Activity 1:

  1. After facilitating a student discussion about fruits and vegetables, ask students to name the other parts of the plant. These should be leaves, stem, roots, seed and flower.
  2. Divide the class into three groups, and assign each group one of the following part groups: 1) flower, 2) seed and fruit, or 3) stem, leaves and roots. Pass out vocabulary cards of the individual parts of each plant part (example: flower group would get pistil, stamen, petals, etc.) with no definitions.
  3. Have each group draw a diagram of their plant part(s) on the large writing surface. The picture must include all of the parts on the vocabulary cards they were given. While students are drawing, pass out resources to students to reference.
  4. Have students use the resources to label the parts and write a description of each part’s function.
  5. Have each group teach the class about their plant parts and functions, using their drawing.
  6. Ask students why it is important for farmers to understand the how plants function. Facilitate a discussion of what might happen to the plants, specific plant parts and agriculture production if there is a drought, flood, hail storm, or nutrient deficiency.
    1. For example, ask students what would happen to carrots on a wet year. Carrots would be shorter than normal, because they wouldn’t have to grow as deep into the soil to get moisture. Or, hail would damage the leaves of the plant, which would affect photosynthesis would decrease yield.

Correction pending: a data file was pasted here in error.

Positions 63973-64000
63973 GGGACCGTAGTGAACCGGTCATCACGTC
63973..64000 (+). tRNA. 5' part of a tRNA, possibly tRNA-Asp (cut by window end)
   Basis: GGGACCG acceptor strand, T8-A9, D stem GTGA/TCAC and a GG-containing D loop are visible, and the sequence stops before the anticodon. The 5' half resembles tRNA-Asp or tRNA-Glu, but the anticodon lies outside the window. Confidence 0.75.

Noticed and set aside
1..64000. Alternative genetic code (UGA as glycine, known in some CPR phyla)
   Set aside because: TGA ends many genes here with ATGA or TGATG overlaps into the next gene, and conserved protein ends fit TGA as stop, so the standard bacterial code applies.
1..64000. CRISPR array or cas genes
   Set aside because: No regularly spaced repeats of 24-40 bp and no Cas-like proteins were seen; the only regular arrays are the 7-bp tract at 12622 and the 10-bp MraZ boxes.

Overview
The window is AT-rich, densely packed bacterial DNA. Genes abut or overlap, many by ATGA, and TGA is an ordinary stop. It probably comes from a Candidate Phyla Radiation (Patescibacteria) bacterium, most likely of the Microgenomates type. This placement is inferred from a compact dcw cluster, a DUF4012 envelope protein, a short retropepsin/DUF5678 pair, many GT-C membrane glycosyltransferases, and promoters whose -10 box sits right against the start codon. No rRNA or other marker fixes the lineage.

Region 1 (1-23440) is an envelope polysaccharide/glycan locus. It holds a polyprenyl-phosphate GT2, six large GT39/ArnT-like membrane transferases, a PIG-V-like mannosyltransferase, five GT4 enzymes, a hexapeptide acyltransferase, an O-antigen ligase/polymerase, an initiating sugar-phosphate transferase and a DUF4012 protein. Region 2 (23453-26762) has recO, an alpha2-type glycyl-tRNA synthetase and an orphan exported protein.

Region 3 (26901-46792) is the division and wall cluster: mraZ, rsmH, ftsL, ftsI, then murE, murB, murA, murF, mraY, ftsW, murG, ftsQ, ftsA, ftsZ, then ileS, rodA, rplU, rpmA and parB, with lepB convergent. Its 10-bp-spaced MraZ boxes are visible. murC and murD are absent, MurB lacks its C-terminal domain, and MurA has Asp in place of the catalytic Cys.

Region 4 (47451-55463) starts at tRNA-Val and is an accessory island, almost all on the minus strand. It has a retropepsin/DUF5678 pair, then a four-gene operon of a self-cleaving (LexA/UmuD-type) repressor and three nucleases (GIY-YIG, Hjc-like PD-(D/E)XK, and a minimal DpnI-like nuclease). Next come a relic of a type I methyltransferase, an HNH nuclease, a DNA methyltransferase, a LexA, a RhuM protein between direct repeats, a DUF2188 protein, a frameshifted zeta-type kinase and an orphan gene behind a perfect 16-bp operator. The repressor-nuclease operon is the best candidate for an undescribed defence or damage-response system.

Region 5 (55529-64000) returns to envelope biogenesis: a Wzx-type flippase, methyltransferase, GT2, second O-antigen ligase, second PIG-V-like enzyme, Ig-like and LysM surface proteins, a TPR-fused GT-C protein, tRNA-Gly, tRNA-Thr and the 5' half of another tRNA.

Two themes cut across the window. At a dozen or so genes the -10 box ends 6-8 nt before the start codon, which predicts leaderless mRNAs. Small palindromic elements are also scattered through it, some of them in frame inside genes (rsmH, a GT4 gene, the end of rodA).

7. Discuss plant protection practices and how those effect the various parts of a plant.
    1. For example, seed treatments protect the seed from insects, and insecticides protect the leaves, stem and reproductive parts of the plants from insects. Why is it important to protect all of these parts? What would happen to the plant if farmers didn’t protect them from insects, what would happen to the plant? Herbicides kill weeds. What will happen to the crop if there are too many weeds? What plant part does this effect?

Activity 2:

  1. Shuffle the plant match cards.
  2. Still in groups, ask students to pair up. Each group should have no more than three pairs of students.
  3. Pass out a shuffled deck of plant match cards to each group. Have the teams set them out face down in a 5x6 grid on the floor.
  4. Pairs will take turns flipping over two cards. If the function and plant part match, they take the cards out of the grid and get to flip over two more. If the function and plant part do not match, the players must turn the cards face down once more and the next pair gets to turn over two cards.
  5. The pair with the most correct pairings wins the game.

Essential Files (maps, charts, pictures, or documents)

Extension Activities

  • Use this game as a fun review activity throughout the year.
  • Have students build a plant with all of the main plant parts (stem, leaves, roots, fruit and flower) using fruits and vegetables.


Kelsey Faivre

Organization Affiliation

Iowa Agriculture Literacy Foundation

Agriculture Literacy Outcomes

  • Theme 1:
    • Grades 3-5: Identify how the interaction of the sun, soil, water and weather in plant and animal growth impacts agricultural production.
  • Theme 2:
    • Grades 3-5: Understand the concept of stewardship and identify ways farmers/ranchers care for soil, water, plants and animals.

Education Content Standards

  • Iowa Core Science:
    • 3-LS1-1. Develop models to describe that organisms have unique and diverse life cycles but all have in common birth, growth, reproduction, and death.
    • 4-LS1-1. Construct an argument that plants and animals have internal and external structures that function to support survival, growth, behavior, and reproduction.

Creative Commons License